Special tax district debate

Sea Pines official: Homeowners 'will not pay a penny' to dredge Harbour Town

Residents say they've been left in dark over special tax district

July 11, 2011 

Sea Pines homeowners will not be asked to "pay a penny" for the next round of dredging at Harbour Town Yacht Basin but could be asked to pay to remove silt from the community's other waterways, a plantation official said Thursday.

Mike Hellman, president of the Sea Pines property owners association, told a crowd of more than 200 Monday at Sea Pines Center that boat slip owners and Sea Pines Resort "will pay the entire fee" for the next round of dredging at the private marina.

Slip owners are negotiating with Calibogue Cay homeowners for one-time use of an upland site where dredge spoil would be dumped. That would require unanimous approval of those homeowners, officials said.

"We hope to have a formal approval from them in the next two to three weeks," said Cary Kelley, executive vice president of Community Services Associates, the group that maintains Sea Pines' common property.

Homeowners could still be asked to help pay to dredge South Beach marina, Calibogue Cay and Braddock Cove and Baynard Cove creeks through a special tax district, Hellman said.

Hellman and Kelley tried to allay homeowners' concerns about a resolution passed May 24 at a joint meeting of the boards of the property owners association and CSA. That resolution aimed to encourage a change to state law that would allow the Hilton Head Island Town Council to create a special tax district encompassing Sea Pines.

Monday's forum was organized by Sea Pines residents who said they're dismayed plans for the tax district progressed so far without their input. Many also said they oppose paying a special assessment for dredging Sea Pines waterways, arguing it would mostly benefit tourists and businesses while property owners bear the brunt of the cost.

"I don't think we should invite another taxing entity into Sea Pines," said Sea Pines resident Ruth Ryan. "I'm very unhappy this was railroaded through without our knowledge."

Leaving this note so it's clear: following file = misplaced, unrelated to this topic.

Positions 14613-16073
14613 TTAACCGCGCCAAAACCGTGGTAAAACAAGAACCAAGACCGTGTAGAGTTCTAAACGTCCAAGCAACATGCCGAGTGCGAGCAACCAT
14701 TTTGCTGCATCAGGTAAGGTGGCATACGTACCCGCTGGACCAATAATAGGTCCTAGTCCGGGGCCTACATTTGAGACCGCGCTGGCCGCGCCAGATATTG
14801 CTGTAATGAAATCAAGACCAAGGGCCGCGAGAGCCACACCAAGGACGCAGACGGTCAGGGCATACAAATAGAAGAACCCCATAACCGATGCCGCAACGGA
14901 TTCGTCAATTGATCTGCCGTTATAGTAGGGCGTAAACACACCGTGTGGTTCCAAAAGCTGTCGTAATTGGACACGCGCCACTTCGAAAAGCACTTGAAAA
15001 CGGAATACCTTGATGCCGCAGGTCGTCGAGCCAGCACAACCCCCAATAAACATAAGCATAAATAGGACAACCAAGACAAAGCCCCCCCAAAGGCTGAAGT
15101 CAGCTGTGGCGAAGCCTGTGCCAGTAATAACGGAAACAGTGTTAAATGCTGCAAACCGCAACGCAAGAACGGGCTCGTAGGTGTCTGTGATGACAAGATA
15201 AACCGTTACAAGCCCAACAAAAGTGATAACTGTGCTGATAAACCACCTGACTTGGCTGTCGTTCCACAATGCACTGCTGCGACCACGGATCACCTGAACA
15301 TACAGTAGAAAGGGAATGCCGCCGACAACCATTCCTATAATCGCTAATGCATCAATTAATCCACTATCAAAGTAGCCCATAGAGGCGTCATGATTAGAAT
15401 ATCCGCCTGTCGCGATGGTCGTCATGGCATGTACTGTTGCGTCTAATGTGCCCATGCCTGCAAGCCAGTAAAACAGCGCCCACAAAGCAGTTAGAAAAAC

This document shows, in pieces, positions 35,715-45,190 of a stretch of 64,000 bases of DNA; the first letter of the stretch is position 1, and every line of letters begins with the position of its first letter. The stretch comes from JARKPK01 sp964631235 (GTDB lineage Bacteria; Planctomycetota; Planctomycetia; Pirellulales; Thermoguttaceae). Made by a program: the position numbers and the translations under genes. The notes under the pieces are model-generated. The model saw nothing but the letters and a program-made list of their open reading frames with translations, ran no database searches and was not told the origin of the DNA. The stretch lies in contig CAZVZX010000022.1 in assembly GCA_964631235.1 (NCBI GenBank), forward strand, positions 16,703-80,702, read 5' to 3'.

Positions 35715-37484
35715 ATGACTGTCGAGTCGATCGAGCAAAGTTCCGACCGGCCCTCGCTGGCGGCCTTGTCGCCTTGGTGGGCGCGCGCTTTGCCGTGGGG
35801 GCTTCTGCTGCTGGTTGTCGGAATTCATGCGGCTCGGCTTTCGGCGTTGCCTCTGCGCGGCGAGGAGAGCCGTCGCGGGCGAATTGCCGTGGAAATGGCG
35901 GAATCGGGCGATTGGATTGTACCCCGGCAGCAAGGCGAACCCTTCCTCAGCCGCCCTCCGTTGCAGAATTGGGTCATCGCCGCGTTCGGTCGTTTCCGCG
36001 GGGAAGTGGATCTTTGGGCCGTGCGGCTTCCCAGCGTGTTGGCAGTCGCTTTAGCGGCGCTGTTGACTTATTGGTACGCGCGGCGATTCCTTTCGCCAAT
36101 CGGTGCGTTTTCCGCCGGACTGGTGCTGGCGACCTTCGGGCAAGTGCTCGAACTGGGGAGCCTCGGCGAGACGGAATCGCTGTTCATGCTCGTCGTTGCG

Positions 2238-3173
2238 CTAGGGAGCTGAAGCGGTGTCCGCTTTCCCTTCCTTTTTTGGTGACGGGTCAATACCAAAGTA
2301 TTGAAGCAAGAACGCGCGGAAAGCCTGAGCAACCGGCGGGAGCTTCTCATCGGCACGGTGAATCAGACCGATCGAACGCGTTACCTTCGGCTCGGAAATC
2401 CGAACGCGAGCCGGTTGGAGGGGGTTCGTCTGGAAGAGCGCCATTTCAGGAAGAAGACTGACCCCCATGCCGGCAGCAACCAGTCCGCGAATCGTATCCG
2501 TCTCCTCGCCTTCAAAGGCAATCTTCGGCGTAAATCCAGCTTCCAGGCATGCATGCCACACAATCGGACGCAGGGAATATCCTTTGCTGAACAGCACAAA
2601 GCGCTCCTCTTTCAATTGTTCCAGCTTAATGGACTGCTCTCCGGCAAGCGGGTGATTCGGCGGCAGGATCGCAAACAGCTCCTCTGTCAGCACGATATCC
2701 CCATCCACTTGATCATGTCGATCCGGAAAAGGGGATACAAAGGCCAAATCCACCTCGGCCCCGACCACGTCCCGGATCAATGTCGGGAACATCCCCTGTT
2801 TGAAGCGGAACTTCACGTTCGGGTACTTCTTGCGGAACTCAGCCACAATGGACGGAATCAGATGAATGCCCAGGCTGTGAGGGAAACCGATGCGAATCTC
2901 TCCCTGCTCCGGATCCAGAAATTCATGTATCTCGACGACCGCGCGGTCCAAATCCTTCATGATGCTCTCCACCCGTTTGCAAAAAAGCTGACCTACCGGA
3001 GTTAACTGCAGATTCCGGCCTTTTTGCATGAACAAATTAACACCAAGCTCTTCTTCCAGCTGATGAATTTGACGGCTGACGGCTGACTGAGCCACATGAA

Setting up the tax district would require not only Town Council support, but a change in state law, as well. Currently, money raised in such "municipal improvement districts" can be used only for dredging "canals." A bill sponsored by Rep. Andy Patrick, R-Hilton Head Island, adds the words "and waterways," allowing money to be spent on dredging marinas, too.

Patrick's bill passed the House of Representatives in April but stalled in a Senate committee. It's expected to be taken up again in January, when the legislature reconvenes.

If it passes and if the Town Council approved the tax district, money for dredging the plantation's waterways -- including its private marinas -- would be raised by charging Sea Pines residents according to their property's proximity to dredging sites. Boat slip owners in marinas would pay the most, while residents farthest from the waterways would pay the least.

Sea Pines officials assured Monday's crowd that Sea Pines property owners would be able to vote on the tax district, a pledge repeated by town councilman and Sea Pines resident George Williams Jr.

"There will be no (tax district) in Sea Pines without a vote," Williams said.

CSA and property owner's association officials argue that if Sea Pines' waterways aren't dredged and are forced to close, the community's property values will fall -- some say by as much as one-third.

Their resolution has not been presented to the town or Beaufort County, which are asked to lead in the long-term planning for dredging in Sea Pines.

The South Island Dredging Association, made up of slip owners and residents in Sea Pines, has a dredging permit that expires December 2012 but does not have a disposal permit.

Private groups have paid for dredging in the past, but costs have increased so much they say they no longer can afford it. The last round of dredging in Sea Pines, in 2003, cost about $2.5 million and was paid for by Sea Pines marina owners, businesses, boaters and homeowners along the waterways.

It will cost an estimated $1.5 million to dredge Harbour Town and $7 million to $15 million to dredge all of Sea Pines waterways. The difference depends mostly on how the dredge spoil would be disposed.

Follow staff writer Tom Barton at twitter.com/EyeOnHiltonHead.

Related Content:

Sea Pines residents alarmed by community dredging resolution: July 8, 2011

http://www.islandpacket.com/2011/07/08/1719414/sea-pines-residents-alarm...

Bill would let town create tax district for Sea Pines to pay for dredging: April 22, 2011

http://www.islandpacket.com/2011/04/22/1629894/bill-would-let-town-creat...

Town Council approves $25K dredging study for Sea Pines: March 15, 2011

http://www.lowcountrynewspapers.net/archive/2011/03/15/story/town-counci...

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